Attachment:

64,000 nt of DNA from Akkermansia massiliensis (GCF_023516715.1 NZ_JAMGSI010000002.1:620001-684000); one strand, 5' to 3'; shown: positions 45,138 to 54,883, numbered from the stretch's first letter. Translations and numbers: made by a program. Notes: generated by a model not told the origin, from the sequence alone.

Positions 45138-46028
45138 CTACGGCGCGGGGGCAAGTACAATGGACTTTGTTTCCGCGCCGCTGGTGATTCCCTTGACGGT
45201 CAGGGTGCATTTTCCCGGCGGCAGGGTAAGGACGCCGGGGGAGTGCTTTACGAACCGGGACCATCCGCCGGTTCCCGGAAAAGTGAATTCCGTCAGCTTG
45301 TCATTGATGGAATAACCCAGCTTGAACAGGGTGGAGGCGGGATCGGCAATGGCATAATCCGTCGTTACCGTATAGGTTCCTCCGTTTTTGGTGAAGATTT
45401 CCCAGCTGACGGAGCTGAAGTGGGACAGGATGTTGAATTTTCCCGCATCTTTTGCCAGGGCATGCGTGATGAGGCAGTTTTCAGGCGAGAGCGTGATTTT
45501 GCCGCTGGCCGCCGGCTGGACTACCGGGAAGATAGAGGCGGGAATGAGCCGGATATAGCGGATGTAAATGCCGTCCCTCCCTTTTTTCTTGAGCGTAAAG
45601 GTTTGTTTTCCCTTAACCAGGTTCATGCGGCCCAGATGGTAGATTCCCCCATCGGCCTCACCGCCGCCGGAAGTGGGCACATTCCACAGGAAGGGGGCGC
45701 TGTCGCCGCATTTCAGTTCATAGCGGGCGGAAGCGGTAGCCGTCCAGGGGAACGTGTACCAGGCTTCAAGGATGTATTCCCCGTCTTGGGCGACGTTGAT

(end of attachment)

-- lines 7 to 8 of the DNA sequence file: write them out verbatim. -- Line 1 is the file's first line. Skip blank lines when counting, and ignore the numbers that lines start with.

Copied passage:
45501 GCCGCTGGCCGCCGGCTGGACTACCGGGAAGATAGAGGCGGGAATGAGCCGGATATAGCGGATGTAAATGCCGTCCCTCCCTTTTTTCTTGAGCGTAAAG
45601 GTTTGTTTTCCCTTAACCAGGTTCATGCGGCCCAGATGGTAGATTCCCCCATCGGCCTCACCGCCGCCGGAAGTGGGCACATTCCACAGGAAGGGGGCGC